Canada: GHGSat, a private company which owns and operates the world’s first and only satellite designed specifically to monitor greenhouse gas (GHG) emissions from industrial sources, is proud to announce today that its second satellite will be known as Iris. The naming follows a company tradition to name its satellites after its team’s children as a symbol of the importance of its mission to future generations. Iris is scheduled to be launched in August of this year and will carry an instrument which incorporates almost three years of lessons learned from flying GHGSat’s demonstration satellite Claire (GHGSat-D). Iris is expected to build on Claire’s success by making it possible to monitor even more sites, more frequently, at a fraction of the cost of other technologies.
“The truly innovative payload technology onboard Iris will grow GHGSat’s multi-year lead ahead of any competition and take GHGSat a large step closer to achieving its goal of being the global standard for emissions monitoring,” said Stéphane Germain, CEO of GHGSat. “The data Iris collects will not only help industrial operators address their emissions more effectively, but also improve compliance reporting to regulators and provide unique competitive intelligence. We enable industrial operators to better measure, control, and ultimately reduce emissions of GHGs.”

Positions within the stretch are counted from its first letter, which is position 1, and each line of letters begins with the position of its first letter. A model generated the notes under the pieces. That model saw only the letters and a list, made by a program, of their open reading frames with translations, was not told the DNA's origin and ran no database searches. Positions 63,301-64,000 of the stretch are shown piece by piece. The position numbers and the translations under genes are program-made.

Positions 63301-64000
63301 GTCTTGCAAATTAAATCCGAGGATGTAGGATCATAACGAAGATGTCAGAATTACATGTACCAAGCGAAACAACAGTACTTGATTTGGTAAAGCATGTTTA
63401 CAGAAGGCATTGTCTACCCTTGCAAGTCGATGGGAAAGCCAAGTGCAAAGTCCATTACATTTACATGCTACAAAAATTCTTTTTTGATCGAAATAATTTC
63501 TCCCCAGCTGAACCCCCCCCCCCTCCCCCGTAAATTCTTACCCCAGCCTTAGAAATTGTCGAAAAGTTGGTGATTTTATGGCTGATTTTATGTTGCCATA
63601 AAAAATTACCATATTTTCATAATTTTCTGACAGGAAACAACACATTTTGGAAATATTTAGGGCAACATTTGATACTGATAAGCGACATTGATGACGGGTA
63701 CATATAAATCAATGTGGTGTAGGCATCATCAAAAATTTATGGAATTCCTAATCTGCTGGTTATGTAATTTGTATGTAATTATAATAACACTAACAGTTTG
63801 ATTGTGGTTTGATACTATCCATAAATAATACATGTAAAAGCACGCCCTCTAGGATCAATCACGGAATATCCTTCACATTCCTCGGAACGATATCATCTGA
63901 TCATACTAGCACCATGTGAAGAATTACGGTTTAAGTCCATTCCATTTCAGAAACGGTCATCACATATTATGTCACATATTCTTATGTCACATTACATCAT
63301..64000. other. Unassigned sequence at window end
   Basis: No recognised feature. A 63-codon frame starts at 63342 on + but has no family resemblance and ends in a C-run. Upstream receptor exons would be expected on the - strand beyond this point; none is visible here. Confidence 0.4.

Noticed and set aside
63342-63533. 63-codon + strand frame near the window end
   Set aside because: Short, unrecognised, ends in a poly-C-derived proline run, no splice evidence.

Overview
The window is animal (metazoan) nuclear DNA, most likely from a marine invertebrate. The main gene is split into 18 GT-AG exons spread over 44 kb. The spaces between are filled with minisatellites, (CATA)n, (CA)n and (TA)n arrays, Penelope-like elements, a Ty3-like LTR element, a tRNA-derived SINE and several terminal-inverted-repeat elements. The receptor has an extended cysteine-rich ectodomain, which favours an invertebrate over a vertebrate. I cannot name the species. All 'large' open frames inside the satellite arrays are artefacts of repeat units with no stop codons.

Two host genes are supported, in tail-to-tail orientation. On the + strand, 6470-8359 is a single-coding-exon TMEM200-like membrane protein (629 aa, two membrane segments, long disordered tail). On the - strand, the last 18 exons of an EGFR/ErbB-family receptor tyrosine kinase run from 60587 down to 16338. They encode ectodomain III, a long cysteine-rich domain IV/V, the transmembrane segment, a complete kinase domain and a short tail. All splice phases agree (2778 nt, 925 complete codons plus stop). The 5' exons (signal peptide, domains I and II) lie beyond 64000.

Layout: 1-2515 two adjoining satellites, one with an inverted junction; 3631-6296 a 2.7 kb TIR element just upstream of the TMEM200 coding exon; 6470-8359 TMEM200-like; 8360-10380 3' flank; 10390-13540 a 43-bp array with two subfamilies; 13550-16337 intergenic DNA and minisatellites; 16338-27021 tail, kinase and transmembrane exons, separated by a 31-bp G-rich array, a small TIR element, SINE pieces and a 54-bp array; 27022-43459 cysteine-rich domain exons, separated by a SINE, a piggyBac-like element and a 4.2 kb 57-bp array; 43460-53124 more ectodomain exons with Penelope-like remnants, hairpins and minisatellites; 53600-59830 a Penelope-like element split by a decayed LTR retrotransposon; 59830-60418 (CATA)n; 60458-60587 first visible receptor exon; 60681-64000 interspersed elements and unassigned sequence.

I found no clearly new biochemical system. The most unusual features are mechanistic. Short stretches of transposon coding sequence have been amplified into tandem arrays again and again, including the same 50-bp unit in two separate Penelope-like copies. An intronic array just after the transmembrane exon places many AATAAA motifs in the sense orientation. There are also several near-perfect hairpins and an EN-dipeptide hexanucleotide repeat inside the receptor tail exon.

Insights from unique data
The vast amount of unique data generated by Iris as a result of its increased sensitivity will be a cornerstone of GHGSat’s efforts to provide customers with actionable insights and solutions through proprietary analytics and machine learning algorithms. The resulting value-added products and services go well beyond the data, enabling GHGSat’s customers to make better decisions and manage their operations more efficiently.
A growing global reference
GHGSat’s second satellite Iris is one of two new satellites that the Canadian company plans to bring to market in the next 18 months as it quickly ramps up towards a full constellation. GHGSat’s third satellite, GHGSat-C2, is already in development and scheduled for launch in 2020. GHGSat is also preparing to fly its first aircraft sensor in the summer of 2019, to provide even higher resolution data as a complement to satellite data for certain customers.